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Home To Danger/Master Spy [DVD]
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Double-bill of classic dramas. 'Home to Danger' (1951) is directed by Terence Fisher and stars Rona Anderson and Alan Wheatley. When Barbara (Anderson) returns home after her father's death she discovers that he had changed his will to include two mysterious beneficiaries. As time goes on Barbara discovers that her life is in danger. Who can she trust and who should she fear? 'Master Spy' (1964) is directed by Montgomery Tully and stars Stephen Murray and June Thorburn. Boris Turganev (Murray) is a Russian scientist who has absconded from a Communist prison in an attempt to achieve a better life working for the British. As Boris struggles to make his superiors believe he is there to work and not to spy for the Russians, an office romance blossoms that could put his mission in jeopardy.
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Beginning with the implausibility of the identity of the main criminal, the plot becomes contrived and predictable in the last third of the story, for which failing I have dropped off a star in my rating.
The Director, Terence Fisher's imaginative touches include some excellent night-time sequences, use of judicious close ups, and skilful build up of intrigue and suspense in the first two-thirds of the drama.
He has a nice way of posing group scenes so that the viewer's attention is drawn to each character in turn.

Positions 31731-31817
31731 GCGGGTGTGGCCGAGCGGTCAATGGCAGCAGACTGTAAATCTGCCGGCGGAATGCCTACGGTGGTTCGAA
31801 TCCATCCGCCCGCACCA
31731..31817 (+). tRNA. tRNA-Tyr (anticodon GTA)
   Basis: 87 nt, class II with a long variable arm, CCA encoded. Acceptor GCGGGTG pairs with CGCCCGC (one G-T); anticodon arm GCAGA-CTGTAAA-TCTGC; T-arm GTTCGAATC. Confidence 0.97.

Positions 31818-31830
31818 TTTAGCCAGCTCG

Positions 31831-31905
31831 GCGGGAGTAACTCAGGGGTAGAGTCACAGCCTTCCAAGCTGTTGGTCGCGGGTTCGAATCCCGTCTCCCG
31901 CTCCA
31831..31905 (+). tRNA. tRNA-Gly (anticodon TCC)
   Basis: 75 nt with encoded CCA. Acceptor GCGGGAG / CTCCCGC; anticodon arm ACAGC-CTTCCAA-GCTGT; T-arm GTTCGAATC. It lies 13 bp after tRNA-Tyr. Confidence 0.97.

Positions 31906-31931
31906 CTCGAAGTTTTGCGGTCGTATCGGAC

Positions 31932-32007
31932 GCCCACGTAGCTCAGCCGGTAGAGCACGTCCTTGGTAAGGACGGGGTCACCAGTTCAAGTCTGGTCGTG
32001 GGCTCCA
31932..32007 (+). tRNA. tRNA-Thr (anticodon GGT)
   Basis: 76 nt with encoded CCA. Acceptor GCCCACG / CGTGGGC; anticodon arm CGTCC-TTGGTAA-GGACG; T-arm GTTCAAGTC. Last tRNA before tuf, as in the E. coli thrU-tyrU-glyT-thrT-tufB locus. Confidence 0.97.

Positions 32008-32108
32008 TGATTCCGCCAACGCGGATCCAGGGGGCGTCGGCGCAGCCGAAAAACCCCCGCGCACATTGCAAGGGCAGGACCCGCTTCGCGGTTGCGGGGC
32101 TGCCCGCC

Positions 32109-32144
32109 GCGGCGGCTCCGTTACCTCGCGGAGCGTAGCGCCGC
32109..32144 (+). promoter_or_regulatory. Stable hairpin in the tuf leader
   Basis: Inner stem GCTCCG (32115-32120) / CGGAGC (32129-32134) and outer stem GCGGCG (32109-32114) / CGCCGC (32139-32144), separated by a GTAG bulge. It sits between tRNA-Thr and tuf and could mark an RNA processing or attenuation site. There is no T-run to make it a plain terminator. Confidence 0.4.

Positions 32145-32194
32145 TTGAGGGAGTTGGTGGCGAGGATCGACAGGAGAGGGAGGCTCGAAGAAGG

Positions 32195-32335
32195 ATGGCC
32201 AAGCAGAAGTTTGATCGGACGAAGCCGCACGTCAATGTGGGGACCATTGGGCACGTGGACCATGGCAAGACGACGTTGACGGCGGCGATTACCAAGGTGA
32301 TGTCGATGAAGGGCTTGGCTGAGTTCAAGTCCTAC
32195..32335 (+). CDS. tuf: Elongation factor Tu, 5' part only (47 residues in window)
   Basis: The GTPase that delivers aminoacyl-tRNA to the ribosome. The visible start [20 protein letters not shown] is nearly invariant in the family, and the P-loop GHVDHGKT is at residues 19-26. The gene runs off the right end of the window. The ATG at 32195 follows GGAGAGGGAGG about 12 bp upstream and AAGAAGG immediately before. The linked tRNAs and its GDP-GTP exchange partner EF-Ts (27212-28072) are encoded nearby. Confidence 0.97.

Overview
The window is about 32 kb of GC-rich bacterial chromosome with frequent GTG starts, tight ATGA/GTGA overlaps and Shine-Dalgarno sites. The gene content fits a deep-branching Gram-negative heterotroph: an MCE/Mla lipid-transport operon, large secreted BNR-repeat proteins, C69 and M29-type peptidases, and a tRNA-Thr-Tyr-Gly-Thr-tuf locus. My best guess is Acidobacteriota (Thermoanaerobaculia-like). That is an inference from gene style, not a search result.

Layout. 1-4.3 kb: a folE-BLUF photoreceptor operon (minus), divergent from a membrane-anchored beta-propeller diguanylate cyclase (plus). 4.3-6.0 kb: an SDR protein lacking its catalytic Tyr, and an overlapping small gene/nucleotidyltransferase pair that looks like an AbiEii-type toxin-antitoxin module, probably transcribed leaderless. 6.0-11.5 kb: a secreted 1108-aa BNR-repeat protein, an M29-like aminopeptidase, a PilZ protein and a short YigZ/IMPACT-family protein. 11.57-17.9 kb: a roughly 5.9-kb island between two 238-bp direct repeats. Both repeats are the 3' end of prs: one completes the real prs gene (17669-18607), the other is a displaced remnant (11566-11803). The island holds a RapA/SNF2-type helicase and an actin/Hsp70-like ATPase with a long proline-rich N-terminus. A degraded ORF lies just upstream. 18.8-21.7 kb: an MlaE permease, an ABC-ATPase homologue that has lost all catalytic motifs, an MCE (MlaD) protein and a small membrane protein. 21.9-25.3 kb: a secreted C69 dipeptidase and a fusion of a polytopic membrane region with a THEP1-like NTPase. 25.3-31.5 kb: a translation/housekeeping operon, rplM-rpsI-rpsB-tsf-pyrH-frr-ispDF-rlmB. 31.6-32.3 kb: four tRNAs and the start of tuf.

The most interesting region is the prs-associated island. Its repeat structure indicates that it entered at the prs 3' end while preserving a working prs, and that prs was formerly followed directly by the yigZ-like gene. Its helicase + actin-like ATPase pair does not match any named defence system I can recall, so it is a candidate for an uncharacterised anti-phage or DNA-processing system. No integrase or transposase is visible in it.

Interestingly - since the revelation of the criminal mastermind is a key twist in the plot - Fisher gives a very strong clue quite early on as to this character's identity. Well, it was strong on my second viewing of the movie as it completely passed me by first time round.
Guy Rolfe was either very tall or had a clause in his contract that he would not perform beside any actors taller than 5 feet. He admirably fills the role of the steady, brave, resourceful friend of the heroine.
Rona Anderson, who has an extraordinarily beautiful face, is also an accomplished actress - even at age 25 as she was when she made this movie - and at least holds her own in the key scenes with the towering Mr Rolfe.
A very young-looking Stanley Baker has an important role but plays it a bit 'big', walking like a zombie and widening his eyes alarmingly to sledgehammer home to the viewer that he is simple-minded. This may be the Director's fault, as some of the other supporting cast also exaggerate their expressions at times.
The film features a pleasing quantity of exterior scenes, with cameraman Reginald Wyer providing plenty of atmosphere in his shots around a country estate and some very good shadow effects in the night shooting.
The staging of a shooting party is particularly well directed and photographed, producing quite some tension.
The film opens with arresting photography of G - ALSA, a Boeing Stratocruiser owned by BOAC and named 'Cathay'. The camera lingers on the aircraft, celebrating its size. Sadly, this plane crashed at Prestwick airport three years after appearing in the movie, with heavy loss of life.
I wonder if this is the only surviving footage of the ill-fated machine.